Engineers clear the way forward
June 23, 2011
FORT CARSON, Colo. -- Combat engineers from the 4th Engineer Battalion conducted route-clearance patrol training on Fort Carson April 11-20 and May 31-June 12 in preparation for an upcoming deployment.
The 4th Eng. Bn. conducted its training in “crawl, walk and run phases” with the intent of fully training the Soldiers to identify and react to possible threats they could encounter in combat while clearing routes.
“This is probably one of the best train-ups I’ve had with any unit,” said Sgt. Andrew Perr, team leader assigned to 576th Mobility Augmentation Company, 4th Eng. Bn.
The morning began with a mission brief explaining what the Soldiers should expect during the training and what was expected of the Soldiers.
The smooth came to an abrupt end when the convoy lumbered onto the dusty road that led to the training area.
Upon reaching the entrance to the route clearance patrol lane, the convoy took a few minutes to make last-minute adjustments while some enjoyed a break before the arduous journey through the mock danger-infested route began.
Once the lane was ready to accept the convoy into its teeth, the observer controller charged with overseeing the convoy from an unbiased perspective gave the signal for the convoy to conduct its patrol.
The convoy was led by a Husky, a vehicle-mounted mine detection and proofing system used by the engineers to find, interrogate and mark metallic explosive hazards.
The Husky crawled along at a pace of 5 mph while the rest of the convoy kept a vigilant eye for signs of possible threats along the route. The Husky crew is charged with the daunting task of discovering any improvised explosive devices.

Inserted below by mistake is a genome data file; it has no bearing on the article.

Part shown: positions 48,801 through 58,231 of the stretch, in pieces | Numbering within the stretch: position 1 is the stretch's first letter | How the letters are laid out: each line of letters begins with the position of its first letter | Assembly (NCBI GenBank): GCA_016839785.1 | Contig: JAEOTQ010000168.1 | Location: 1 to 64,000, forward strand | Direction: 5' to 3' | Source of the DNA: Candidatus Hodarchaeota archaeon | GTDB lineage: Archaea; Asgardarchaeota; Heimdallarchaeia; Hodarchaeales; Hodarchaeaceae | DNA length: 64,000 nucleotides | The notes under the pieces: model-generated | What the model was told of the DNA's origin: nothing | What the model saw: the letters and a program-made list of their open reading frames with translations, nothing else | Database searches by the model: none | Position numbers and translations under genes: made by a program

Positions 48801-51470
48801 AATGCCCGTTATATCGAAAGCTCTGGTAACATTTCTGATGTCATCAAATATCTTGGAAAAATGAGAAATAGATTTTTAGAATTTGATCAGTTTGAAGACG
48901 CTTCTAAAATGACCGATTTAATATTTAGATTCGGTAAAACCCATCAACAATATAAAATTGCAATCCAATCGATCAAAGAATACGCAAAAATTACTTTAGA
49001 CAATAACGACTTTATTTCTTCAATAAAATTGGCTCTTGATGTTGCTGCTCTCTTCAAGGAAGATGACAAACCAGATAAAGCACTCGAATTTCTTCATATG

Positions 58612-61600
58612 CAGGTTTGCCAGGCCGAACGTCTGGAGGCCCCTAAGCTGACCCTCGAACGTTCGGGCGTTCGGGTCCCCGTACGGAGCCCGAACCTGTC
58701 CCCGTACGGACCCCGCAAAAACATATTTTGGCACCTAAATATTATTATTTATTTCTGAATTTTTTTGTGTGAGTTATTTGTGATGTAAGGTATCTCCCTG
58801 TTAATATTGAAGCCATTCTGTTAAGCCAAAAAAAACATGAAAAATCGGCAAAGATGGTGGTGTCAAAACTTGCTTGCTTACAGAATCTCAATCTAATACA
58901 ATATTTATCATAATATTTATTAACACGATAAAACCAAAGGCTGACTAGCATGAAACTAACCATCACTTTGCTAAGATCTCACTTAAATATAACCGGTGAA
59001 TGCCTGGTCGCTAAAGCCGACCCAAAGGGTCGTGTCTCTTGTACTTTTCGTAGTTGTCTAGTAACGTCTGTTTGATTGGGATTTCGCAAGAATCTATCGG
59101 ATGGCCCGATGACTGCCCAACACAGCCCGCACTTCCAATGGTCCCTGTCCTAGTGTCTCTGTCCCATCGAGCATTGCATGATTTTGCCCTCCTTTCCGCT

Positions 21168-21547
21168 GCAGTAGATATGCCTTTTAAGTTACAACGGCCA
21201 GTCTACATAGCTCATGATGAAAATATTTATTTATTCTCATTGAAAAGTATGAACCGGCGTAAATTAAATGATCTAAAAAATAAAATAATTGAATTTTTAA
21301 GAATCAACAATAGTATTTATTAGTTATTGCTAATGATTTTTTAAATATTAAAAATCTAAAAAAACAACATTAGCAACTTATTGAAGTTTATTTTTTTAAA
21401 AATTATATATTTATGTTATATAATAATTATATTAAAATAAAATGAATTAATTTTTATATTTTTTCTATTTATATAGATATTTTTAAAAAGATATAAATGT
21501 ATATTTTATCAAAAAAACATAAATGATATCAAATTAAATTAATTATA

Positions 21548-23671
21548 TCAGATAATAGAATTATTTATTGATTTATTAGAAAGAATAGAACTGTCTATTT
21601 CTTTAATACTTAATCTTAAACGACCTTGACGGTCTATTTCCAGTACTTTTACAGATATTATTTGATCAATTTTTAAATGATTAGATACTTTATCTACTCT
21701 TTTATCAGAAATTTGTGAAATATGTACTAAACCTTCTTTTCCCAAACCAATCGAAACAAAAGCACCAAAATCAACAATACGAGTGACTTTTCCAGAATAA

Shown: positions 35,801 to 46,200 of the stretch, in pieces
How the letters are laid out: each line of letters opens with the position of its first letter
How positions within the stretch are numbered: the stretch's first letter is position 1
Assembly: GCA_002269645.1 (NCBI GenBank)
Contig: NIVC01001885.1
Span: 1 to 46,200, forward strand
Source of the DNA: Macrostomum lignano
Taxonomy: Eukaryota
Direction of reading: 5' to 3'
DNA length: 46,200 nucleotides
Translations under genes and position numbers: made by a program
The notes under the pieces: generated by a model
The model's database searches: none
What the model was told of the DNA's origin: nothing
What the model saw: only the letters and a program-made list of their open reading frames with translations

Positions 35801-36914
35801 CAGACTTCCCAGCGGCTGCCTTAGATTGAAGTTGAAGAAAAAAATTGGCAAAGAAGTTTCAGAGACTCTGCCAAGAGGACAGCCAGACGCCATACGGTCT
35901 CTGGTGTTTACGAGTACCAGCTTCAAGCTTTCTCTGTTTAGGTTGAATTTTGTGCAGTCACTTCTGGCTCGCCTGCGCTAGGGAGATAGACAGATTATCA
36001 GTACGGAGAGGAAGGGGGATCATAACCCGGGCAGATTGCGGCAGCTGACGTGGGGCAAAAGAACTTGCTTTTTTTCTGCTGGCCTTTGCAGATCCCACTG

“It’s a bad feeling when something blows up behind you,” said Spc. Justin Dalenko, Husky operator with the 62nd Sapper Company, 4th Eng. Bn., during an April 12 route-clearance patrol.
After interrogating a possible IED the convoy received fire from the opposition forces playing the role of insurgents who hid behind rocks and trees and tried to coax the convoy into a firefight.
The opposition used the terrain to its advantage during engagements as well as simulated IEDs and other mock explosives to keep the convoy on its toes at all times.
The IED simulators are composed of an initial charge from a 2-ounce CO2 cartridge and a primary charge from a 6-ounce cartridge that blows baby powder out of the device to simulate a blast radius, said Sgt. Chad Free, 569th Mobility Augmentation Company, 4th Eng. Bn.
“This training is basically one of the best trainings we can get with the equipment that we have,” said Perr. “It’s outstanding that this battalion gathered up this equipment on short notice and prepared us for (our) route clearance (mission).”